Hubble spots fourth moon of Pluto

 

The Hubble Space Telescope has been looking at the twin dwarf planet system of Pluto and Charon ahead of Nasa’s New Horizons mission expected arrival in the neighbourhood in 2015.  They’ve already mapped the surface of Pluto, to an extent, and now they’ve spotted a fourth moon in the system– if you count the dwarf planet Charon as a moon of Pluto, that is.  The new moon has been designated “S/2011 P1” or “P4” until a permanent name is chosen.  [All images credit: NASA, ESA, and M. Showalter (SETI Institute)]

From the Hubble site press release

The new moon is located between the orbits of Nix and Hydra, which Hubble discovered in 2005. Charon was discovered in 1978 at the U.S. Naval Observatory and first resolved using Hubble in 1990 as a separate body from Pluto.

The dwarf planet’s entire moon system is believed to have formed by a collision between Pluto and another planet-sized body early in the history of the solar system. The smashup flung material into orbit around Pluto, which then coalesced into the family of satellites now seen.

Lunar rocks returned to Earth from the Apollo missions led to the theory that our Moon was the result of a similar collision between Earth and a Mars-sized body 4.4 billion years ago. Scientists believe material blasted off Pluto’s moons by micrometeoroid impacts may form rings around the dwarf planet, but the Hubble photographs have not detected any so far.

 

 

Here’s the associated text for the above image

These two images, taken about a week apart by NASA’s Hubble Space Telescope, show four moons orbiting the distant, icy dwarf planet Pluto. The green circle in both snapshots marks the newly discovered moon, temporarily dubbed P4, found by Hubble in June.

P4 is the smallest moon yet found around Pluto, with an estimated diameter of 8 to 21 miles (13 to 34 km). By comparison, Pluto’s largest moon Charon is 746 miles (1,200 km) across. Nix and Hydra are roughly 20 to 70 miles (32 to 113 km) wide.

The new moon lies between the orbits of Nix and Hydra, two satellites discovered by Hubble in 2005. It completes an orbit around Pluto roughly every 31 days.

The moon was first seen in a photo taken with Hubble’s Wide Field Camera 3 on June 28, 2011. The sighting was confirmed in follow-up Hubble observations taken July 3 and July 18.

P4, Nix, and Hydra are so small and so faint that scientists combined short and long exposures to create this image of Pluto and its entire moon system. The speckled background is camera “noise” produced during the long exposures. The linear features are imaging artifacts.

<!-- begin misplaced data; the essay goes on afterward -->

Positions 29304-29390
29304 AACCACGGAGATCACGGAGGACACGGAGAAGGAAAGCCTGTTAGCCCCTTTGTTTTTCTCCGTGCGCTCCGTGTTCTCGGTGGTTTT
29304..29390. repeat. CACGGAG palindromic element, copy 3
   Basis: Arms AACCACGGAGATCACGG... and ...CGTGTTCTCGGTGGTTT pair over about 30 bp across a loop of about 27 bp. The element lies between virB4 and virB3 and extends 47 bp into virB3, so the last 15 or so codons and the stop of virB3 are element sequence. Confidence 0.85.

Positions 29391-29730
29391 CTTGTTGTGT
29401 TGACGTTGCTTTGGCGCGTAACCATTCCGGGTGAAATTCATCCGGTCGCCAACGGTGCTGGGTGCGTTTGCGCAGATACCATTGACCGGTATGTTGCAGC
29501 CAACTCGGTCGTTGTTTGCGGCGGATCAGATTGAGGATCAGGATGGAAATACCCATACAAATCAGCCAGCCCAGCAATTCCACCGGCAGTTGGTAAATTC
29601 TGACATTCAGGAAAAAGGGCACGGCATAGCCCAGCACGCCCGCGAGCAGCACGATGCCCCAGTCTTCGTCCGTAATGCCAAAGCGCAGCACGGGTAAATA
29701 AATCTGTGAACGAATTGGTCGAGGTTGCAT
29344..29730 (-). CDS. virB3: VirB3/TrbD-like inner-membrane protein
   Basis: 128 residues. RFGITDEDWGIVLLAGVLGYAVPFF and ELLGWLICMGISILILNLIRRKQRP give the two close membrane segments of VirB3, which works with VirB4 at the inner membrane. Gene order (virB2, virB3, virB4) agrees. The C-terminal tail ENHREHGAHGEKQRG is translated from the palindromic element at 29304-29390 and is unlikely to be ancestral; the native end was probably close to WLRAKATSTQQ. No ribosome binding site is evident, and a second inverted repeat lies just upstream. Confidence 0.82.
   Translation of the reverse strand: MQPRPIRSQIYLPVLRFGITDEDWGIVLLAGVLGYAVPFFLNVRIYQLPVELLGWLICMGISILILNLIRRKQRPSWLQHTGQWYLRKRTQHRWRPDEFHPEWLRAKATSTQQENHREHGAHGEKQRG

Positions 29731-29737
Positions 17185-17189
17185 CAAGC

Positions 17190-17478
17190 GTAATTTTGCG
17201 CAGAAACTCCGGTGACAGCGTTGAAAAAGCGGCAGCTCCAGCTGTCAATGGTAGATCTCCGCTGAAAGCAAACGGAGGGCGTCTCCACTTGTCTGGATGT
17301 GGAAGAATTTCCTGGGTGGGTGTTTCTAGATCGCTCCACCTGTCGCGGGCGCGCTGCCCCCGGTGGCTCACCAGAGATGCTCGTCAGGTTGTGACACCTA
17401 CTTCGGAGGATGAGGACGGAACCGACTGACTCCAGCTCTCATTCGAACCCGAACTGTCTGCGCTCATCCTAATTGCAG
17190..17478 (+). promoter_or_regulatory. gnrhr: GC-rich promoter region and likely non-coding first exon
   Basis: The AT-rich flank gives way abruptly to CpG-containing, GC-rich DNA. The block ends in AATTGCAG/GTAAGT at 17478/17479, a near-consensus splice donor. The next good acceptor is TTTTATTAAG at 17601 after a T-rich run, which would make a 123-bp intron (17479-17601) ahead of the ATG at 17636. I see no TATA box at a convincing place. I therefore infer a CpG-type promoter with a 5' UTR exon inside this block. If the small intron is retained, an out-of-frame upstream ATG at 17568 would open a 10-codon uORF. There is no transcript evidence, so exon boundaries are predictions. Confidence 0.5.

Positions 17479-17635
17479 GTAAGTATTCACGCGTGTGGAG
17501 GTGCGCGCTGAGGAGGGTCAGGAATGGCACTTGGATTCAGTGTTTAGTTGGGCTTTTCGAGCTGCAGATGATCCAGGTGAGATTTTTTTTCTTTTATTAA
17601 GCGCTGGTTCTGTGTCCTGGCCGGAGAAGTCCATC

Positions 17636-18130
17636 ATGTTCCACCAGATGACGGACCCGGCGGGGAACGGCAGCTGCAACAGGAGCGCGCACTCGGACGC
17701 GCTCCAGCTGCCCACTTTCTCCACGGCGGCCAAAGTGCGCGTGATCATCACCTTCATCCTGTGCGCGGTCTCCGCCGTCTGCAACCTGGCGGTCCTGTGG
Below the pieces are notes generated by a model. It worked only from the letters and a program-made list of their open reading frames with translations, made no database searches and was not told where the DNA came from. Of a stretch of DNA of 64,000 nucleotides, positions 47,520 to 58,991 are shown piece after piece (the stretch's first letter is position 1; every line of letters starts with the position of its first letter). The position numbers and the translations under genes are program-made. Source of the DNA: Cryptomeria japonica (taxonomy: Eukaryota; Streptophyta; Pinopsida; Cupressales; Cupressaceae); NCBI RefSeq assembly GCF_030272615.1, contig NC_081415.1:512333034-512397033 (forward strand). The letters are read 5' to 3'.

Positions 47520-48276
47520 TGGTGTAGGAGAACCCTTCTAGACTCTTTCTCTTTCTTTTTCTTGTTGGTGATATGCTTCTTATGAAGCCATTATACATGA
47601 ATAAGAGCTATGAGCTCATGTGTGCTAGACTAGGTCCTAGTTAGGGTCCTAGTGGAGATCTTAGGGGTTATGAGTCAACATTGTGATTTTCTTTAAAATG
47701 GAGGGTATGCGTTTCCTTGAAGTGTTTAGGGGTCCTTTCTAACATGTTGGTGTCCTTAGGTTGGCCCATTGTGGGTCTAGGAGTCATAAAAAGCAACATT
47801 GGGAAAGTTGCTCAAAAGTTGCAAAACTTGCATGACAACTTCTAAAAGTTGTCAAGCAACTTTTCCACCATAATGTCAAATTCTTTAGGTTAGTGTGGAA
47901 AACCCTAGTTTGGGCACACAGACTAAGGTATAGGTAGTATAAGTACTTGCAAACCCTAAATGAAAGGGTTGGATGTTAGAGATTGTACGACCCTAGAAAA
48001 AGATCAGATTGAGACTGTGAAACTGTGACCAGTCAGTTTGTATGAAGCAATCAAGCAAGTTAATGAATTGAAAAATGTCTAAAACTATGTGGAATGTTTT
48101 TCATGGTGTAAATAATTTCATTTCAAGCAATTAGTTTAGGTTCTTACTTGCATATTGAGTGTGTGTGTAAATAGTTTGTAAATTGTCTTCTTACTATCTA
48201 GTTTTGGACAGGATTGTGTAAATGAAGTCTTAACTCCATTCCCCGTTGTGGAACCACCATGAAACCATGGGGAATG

The tiny satellite was uncovered in a Hubble survey to search for rings around the frigid dwarf planet. The observations will help NASA’s New Horizons mission, scheduled to fly through the Pluto system in 2015.

Here’s the Hubble image of the Pluto system taken on 28 June 2011

 

And the corresponding image from 3 July 2011

By way of comparison the proto planet, Vesta, where Dawn is orbiting, is around 530km wide.

And an illustration of the known moons’ relative orbits at Pluto [Image credit: NASA, ESA, and A. Feild (STScI)]

 

This illustration shows the relative orbits of Pluto’s moons: Charon, Nix, P4, and Hydra. The orbits are nearly circular and tilted to our line of sight, so they appear elongated.

As the New Horizons mission press release notes

Aside from giving the New Horizons team something to plan for and look forward to, the discovery offers a peek into Pluto’s violent past. “The discovery of this moon reinforces the idea that the Pluto system was formed during a massive collision 4.6 billion years ago,” says Weaver. “The smaller satellites, including this one, probably came together in the resulting debris disk.”

This discovery also suggests other small bodies may lurk in the Pluto system – and, if so, New Horizons should root them out when it flies by. But more “targets” might not be the best thing for the mission.“The discovery of P4 is exciting, but it also raises the possibility that our New Horizons spacecraft may enter a more hostile environment than we previously imagined,” says Glen Fountain, New Horizons project manager from APL.

“We don’t want our spacecraft running into any debris that’s still hanging around from the massive collision that spawned the formation of Pluto’s smaller satellites,” adds Stern. “For this reason we’re going to look with New Horizons, and even before we get there, we’ll be looking with Hubble and other tools, we hope.”

Indeed. 

And who knows what the James Webb Space Telescope will see?

Assuming it eventually gets off the ground…

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